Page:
Biologists use genomics to identify evolving new bird species in southern Idaho
RENO, Nev. – The South Hills crossbill, potentially a newly discovered species of finch, has evolved over the past 6,000 years with a unique dependence on its food source, the Rocky Mountain lodgepole pine, in a coevolutionary arms race that also changed the tree, according to a genomic study led by Tom Parchman, a biologist at the University of Nevada, Reno.
The relatively quick coevolution occurred in two small Great Basin mountain ranges in southern Idaho, just across the border from Nevada. Unlike other migratory North American red crossbills, the South Hills crossbill is a permanent resident in this small mountain range, while other ecotypes regularly move through and even breed in the region.
"In the absence of the usual top predator for lodgepole pines, the red squirrels that are superior competitors for the lodgepole pine seeds, the South Hills crossbill became the prime harvester of pine cone seeds," Parchman said. "The finch feeds voraciously and exclusively on the pine seeds, which caused the tree to evolve seed defenses that make it harder for the birds to harvest the seeds. "The birds counter-evolved against those defenses as evolution favored deeper-beaked crossbills, resulting in a coevolutionary arms race that has driven evolutionary divergence of this unique bird population."
Parchman, who specializes in evolutionary and ecological genetics in in the University's College of Science, is the lead author on a recently published scientific paper in the journal Molecular Ecology detailing the study, a culmination of several years of work with his colleagues Alex Buerkle and Craig Benkman of the University of Wyoming, and Victor Soria-Carrasco of University of Sheffield, UK.
Parchman has been studying the diversification and evolutionary genetics of crossbills here in the United States and in Europe. Among the things he found fascinating is that they are a group of finches highly specialized for feeding on the seeds in the cones of different conifer species that have evolved different beak morphologies despite a clear lack of geographical isolation. He and his collaborators present evidence that a coevolutionary arms race has led to genetic differentiation and is causing the evolution of a new species, perhaps over a remarkably short time period. The team studied the genetic structure of 9 ecotypes of the red crossbill.
"A long history of research has sought to connect coevolution directly to the origin of new species, but none have been able to implicate as clear of a connection as we have here," he said. "Our study is one piece of the puzzle, one look at this coevolution. This is maybe the best and only clear example of reciprocal adaptation between two species contributing directly to the process of speciation (the formation of new and distinct species)."
The genomic data in the paper contributes to a long history of research on the coevolutionary interaction between lodgepole pine and red crossbills in the South Hills of Idaho to produce one of the only well documented examples of coevolution directly causing the formation of a new species. The work relies on and complements the work of Benkman, who has spent his career, the past 30 to 40 years, studying these birds and their habitats. Parchman has worked with Benkman on these studies since 1999 when Benkman discovered the population.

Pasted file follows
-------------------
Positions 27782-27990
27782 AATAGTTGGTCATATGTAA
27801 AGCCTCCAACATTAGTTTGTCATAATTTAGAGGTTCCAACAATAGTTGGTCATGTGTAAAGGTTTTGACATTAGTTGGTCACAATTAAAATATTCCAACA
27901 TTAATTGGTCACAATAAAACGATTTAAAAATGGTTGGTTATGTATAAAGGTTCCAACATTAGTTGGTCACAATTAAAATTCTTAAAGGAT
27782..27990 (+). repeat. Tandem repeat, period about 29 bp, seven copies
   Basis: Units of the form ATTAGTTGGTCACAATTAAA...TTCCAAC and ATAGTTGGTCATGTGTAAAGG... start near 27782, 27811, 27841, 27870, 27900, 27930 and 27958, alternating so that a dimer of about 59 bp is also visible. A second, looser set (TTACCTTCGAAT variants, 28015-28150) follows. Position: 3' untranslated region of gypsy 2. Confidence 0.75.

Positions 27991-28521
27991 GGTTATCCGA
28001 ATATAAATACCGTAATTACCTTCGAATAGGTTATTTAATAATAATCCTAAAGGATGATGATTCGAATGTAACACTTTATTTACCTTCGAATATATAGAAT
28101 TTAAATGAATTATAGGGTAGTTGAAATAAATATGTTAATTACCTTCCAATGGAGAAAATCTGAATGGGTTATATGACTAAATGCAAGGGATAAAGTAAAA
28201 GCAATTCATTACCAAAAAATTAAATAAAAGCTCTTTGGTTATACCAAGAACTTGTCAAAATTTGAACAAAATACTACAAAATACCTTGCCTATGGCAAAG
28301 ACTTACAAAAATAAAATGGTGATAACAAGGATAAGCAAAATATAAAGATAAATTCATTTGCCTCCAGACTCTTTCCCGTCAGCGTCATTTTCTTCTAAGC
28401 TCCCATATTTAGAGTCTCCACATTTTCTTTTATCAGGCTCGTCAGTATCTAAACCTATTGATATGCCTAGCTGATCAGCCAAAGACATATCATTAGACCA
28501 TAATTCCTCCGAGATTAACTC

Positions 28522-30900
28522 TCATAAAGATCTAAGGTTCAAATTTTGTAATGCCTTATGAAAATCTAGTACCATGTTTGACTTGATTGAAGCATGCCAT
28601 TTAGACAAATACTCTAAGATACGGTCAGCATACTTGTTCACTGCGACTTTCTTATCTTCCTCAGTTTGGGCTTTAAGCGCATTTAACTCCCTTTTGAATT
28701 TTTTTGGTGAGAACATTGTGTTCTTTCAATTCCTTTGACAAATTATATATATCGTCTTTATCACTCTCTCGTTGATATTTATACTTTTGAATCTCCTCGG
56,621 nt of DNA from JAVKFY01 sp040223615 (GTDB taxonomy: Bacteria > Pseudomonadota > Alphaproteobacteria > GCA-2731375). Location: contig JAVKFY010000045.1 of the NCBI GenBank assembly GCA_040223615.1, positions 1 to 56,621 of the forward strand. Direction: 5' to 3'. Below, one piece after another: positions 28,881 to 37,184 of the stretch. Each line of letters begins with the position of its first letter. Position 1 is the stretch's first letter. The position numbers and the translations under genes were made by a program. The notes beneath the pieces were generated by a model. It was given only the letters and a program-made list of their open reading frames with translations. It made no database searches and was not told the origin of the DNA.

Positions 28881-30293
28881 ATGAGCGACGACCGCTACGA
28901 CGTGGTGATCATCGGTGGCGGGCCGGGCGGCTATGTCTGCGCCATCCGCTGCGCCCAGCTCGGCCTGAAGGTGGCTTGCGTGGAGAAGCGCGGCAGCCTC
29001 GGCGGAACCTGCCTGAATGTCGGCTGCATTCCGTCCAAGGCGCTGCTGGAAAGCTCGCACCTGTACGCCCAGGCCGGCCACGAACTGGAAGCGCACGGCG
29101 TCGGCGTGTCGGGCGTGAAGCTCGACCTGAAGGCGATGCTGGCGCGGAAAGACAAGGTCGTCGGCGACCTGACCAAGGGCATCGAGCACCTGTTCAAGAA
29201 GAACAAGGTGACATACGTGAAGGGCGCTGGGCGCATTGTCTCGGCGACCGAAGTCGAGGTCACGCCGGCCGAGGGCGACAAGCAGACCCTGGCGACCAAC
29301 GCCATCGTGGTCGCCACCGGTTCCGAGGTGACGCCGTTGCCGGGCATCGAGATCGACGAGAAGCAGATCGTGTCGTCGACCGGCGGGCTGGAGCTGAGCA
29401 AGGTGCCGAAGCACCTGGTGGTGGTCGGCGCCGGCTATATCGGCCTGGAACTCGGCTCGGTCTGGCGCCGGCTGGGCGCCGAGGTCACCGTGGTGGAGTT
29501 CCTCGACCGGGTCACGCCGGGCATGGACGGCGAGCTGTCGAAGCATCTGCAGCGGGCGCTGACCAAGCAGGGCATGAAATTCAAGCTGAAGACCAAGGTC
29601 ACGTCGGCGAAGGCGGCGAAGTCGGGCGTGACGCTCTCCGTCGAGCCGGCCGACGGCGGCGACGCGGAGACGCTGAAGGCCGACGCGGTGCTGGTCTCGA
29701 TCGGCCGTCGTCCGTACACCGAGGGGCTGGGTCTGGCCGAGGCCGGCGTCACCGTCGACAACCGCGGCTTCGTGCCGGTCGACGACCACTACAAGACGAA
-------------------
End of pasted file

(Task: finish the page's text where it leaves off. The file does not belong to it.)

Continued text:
The small reddish birds congregate in small flocks, and the South Hills population is estimated to number around 4,000. The South Hills crossbills are resident – they don't migrate – while the other identified nine types often move through and use the area for breeding. The other nine ecotypes exhibit the usual nomadic tendencies engaging in movements of up to 1,800 miles in search of plentiful conifer cone crops.
"Coevolution also occurs between other crossbill and pine taxa, but the South Hills crossbill has been studied in exceptional ecological detail," Parchman said. "We initially thought there would be interbreeding, but past studies by Benkman and his group suggested that the smaller billed, nomadic visitors, didn't seem to interbreed with the South Hills birds. Years ago we thought this coevolution could lead to genetic differentiation, but the genetic approaches of the time were costly, slow, and had very poor resolution. With today's new genomic technologies, we can now see fine scale patterns of genomic differentiation that we simply could not in the past."
The colorful birds can be identified by their larger, deeper bills, but they also have different calls than the other ecotypes of crossbills.
"Their vocalization, their flight call, is how we can categorize the crossbill ecotypes in the absence if information on their bill sizes." he said.
"Our paper provides genomic evidence for the distinctness of this locally adapted population of red crossbills which could eventually result in the recognition of a new bird species, a very rare occurrence in North America," Parchman said. "Ornithologists are keenly interested in the potential new species designation, but more importantly there has been a decades-long interest in understanding the link between coevolution and the formation of new species, yet empirical examples with such evidence have been elusive.
"This is one of the most unique crossbill lineages in the world but could be on its way to extinction," Parchman said. "Due to climate warming, we could be looking at their food resource declining over the next 100 years – or sooner if there's a catastrophic forest fire or a major bark beetle infestation. This may be a fleeting instance of coevolution influencing speciation, but we have observed enough of it to see that it can happen and may happen in other similar situations."